Legal Information: District of Columbia

Restraining Orders

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Updated: 
August 31, 2021

How do I change, extend, or cancel my civil protection order?

To change (modify) the terms of your order, you can file a motion that asks the judge to change your order if you have “good cause” After you file a motion with the court, you will have to attend another court hearing to convince the judge that the change to the order is necessary.1

To extend a final civil protection order beyond its expiration date, you would file a motion to extend the order if you believe you still need protection from the court. You will have to give the judge “good cause” to extend the order.1 Any violations of the order are usually considered enough of a reason, but you do not need to show that the respondent violated the order to get it extended.2 Generally, you should go to court to file this motion with enough time to have a hearing before the order expires. However, if you file a motion to extend any time before your order expires, your order will remain in effect until the judge holds a hearing and makes a decision on your motion. 3

A judge can extend an order for any amount of time that the judge thinks is appropriate. However, if the judge decides to extend the order for more than two years, then the judge must believe that one of the following happened:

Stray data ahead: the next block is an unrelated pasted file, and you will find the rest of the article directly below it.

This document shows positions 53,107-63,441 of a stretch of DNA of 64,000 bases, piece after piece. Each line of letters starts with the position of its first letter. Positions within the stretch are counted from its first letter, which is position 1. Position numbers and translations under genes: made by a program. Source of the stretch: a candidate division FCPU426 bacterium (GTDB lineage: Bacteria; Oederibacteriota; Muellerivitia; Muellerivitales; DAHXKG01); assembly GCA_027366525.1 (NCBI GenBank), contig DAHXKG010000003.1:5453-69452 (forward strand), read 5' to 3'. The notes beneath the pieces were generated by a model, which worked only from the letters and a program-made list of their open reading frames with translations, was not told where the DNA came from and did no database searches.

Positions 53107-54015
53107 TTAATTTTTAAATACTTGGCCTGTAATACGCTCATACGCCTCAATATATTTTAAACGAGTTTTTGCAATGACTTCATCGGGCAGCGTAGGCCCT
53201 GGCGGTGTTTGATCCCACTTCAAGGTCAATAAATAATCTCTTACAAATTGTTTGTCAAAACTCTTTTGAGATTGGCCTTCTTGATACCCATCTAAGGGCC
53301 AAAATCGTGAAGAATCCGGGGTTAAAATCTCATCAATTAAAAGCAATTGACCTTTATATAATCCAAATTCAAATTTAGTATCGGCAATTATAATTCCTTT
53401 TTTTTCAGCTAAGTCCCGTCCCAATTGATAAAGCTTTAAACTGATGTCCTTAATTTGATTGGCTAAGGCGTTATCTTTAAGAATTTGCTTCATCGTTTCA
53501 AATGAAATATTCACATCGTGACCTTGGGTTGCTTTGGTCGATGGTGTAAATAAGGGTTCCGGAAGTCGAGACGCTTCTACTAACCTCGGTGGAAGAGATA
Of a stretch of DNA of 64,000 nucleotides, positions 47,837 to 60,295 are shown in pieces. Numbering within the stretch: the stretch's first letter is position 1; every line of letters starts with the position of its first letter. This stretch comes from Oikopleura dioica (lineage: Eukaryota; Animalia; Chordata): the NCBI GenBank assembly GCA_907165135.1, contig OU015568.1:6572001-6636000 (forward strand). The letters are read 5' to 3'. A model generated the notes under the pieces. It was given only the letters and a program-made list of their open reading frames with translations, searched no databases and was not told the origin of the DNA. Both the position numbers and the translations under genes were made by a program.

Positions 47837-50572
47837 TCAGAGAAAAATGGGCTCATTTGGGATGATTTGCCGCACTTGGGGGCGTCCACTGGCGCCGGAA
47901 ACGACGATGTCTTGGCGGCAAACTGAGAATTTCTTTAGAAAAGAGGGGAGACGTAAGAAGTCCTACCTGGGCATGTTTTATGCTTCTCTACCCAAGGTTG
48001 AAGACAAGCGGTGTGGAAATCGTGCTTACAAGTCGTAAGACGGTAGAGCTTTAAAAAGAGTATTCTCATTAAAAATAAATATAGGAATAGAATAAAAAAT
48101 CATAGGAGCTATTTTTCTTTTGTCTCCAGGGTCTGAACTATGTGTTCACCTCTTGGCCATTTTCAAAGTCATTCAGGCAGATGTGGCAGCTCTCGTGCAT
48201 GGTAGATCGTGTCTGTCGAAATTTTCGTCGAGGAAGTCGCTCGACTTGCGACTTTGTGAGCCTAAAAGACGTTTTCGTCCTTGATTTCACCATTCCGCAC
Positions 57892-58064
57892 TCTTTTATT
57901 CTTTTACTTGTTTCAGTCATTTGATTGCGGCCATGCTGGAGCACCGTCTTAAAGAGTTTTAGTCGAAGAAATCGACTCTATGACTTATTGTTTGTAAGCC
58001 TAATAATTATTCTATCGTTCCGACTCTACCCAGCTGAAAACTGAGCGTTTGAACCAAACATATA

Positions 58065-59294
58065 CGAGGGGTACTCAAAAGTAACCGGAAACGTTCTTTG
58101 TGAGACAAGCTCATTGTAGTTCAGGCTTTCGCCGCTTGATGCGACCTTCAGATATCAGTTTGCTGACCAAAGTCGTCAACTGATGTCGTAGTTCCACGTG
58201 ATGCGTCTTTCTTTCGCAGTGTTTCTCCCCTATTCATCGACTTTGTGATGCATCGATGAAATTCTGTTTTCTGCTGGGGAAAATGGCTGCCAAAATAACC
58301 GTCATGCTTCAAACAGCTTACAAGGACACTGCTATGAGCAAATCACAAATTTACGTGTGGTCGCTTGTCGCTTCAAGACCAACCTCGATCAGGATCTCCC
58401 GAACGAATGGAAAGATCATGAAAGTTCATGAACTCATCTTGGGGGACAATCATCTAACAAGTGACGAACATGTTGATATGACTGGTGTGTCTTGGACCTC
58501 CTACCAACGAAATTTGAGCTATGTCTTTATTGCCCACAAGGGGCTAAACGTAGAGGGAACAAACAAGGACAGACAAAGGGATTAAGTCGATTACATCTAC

• the respondent violated the CPO;
  • before you got the CPO that is being extended, you had another CPO against the same person; or
  • that there are other convincing circumstances relating to your safety or welfare that require the CPO be extended for more than two years.4

If you want to cancel your order because you no longer feel you need protection of the court, you can file a motion to vacate the order.1 However, we strongly suggest that you talk to an advocate or lawyer before doing this to make sure this is the step you want to take. If you think you no longer need the order because the abuser hasn’t been bothering you lately, remember that s/he likely stayed away from you because you had the order. If you remove the order, there is nothing to prevent the abuse from re-starting. Instead of vacating the order completely, you may be able to change (modify) the order. This would allow you to keep some of the protection, while placing fewer restrictions on the respondent.

Any motion you file must be served on the respondent. You will both have the chance to appear at the court date where you will explain why you want to change, extend, or cancel (vacate) the order to the judge. The judge will review the evidence and decide what actions, if any, to take. Please recognize that only a judge can change a civil protection order. An agreement between you and the abuser outside of court does not change the requirements of the civil protection order.

1 D.C. Code § 16-1005(d-1)(1)
2 D.C. Code § 16-1005(d-1)(2)
3 D.C. Superior Court Domestic Violence Unit, Rule 7(d)
4 D.C. Code § 16-1005(d-1)(3)

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